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Hold On Tight Loosely

BY John Blase Journal
BY Cameron Avery

I struggle with what I call “future talk.” Those conversations that find themselves planted firmly in a future that’s not here yet. It is my personal belief that not one of us can predict, much less control the future. We can have hunches and ideas, make and execute plans, but if you’ve lived very long on this earth, you know, we aren’t in control. And if you think we or you are, then just keep living a little longer. It’s not that I’m betting against you. It’s just that I know what I’ve seen.

But while I struggle with future talk, I also have dreams and desires that I hope come to pass in days to come, otherwise known as my future. So how do you reconcile the two, if that’s even possible? The best way, or maybe I should say the sanest way I’ve found is to dream and plan in general ways with the realization that the details often have a mind of their own. That doesn’t make those dreams or desires any less strong, but it does keep them humble, a word derived from the Latin humus, which means “on the ground.” In other words, such future-oriented thinking and living keeps you grounded. And that’s good.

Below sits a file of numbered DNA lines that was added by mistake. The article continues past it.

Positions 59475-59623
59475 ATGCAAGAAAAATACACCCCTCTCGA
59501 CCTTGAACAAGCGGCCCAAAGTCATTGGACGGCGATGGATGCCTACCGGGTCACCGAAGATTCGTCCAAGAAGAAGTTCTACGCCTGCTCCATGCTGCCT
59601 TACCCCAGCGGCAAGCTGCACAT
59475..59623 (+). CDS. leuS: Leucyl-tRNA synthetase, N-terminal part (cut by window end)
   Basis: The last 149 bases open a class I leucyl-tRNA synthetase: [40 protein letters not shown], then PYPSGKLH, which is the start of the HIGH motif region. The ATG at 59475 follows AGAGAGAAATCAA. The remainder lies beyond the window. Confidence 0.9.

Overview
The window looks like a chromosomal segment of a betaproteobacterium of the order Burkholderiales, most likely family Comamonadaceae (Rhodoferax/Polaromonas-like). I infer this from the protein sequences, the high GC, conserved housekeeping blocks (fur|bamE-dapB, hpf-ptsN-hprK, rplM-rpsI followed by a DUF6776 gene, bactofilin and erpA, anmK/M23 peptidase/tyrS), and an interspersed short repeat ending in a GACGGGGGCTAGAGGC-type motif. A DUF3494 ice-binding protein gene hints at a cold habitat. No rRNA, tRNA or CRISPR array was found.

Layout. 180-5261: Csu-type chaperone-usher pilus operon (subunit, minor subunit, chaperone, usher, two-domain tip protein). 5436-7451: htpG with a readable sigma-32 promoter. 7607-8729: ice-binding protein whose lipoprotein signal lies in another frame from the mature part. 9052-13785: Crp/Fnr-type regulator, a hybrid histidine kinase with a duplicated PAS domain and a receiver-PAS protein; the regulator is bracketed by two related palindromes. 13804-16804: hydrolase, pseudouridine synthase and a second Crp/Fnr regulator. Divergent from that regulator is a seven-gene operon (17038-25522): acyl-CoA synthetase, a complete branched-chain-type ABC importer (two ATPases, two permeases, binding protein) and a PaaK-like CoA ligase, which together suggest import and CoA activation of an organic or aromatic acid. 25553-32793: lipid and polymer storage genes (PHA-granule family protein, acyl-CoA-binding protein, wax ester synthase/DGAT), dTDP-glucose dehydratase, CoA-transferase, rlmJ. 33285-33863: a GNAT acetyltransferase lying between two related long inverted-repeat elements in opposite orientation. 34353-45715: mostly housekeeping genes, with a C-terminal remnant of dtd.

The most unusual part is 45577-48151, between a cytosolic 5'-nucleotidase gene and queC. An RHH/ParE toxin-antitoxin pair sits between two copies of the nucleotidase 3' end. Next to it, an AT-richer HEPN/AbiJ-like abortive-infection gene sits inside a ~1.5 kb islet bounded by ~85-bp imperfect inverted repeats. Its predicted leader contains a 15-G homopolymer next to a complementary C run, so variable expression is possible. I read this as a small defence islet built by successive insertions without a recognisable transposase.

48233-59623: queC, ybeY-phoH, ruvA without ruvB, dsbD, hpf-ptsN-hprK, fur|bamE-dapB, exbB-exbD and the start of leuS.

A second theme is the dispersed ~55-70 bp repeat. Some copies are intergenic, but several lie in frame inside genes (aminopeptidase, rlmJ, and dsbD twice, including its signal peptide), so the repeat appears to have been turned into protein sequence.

So you rise each morning and set about making decisions either in the general direction of your hopes and dreams, or opposed to them. Why we would make the latter kind, I don’t know, but we do self-sabotage quite often. But hopefully most all our choices reflect where we want to go. How we’ll get there, and what that will look like along the way? That’s where the fun comes into play, also known as the adventure. Again, it doesn’t mean you don’t have a plan, but it’s best, well, I’ll let those rock’n’roll philosophers otherwise known as ELO and 38 Special impart their wisdom here:

Don’t budge on where you want to go. At the same time, don’t cling too tightly to your plans as you confidently proceed in the direction of that desired future. Stay open-handed about things, open-minded is even better. Some claim the destination is not important, but rather the journey. I say it’s both, and a tightly-loosely approach to the future makes for some great stories along the way, and some wonderful memories once you get there.

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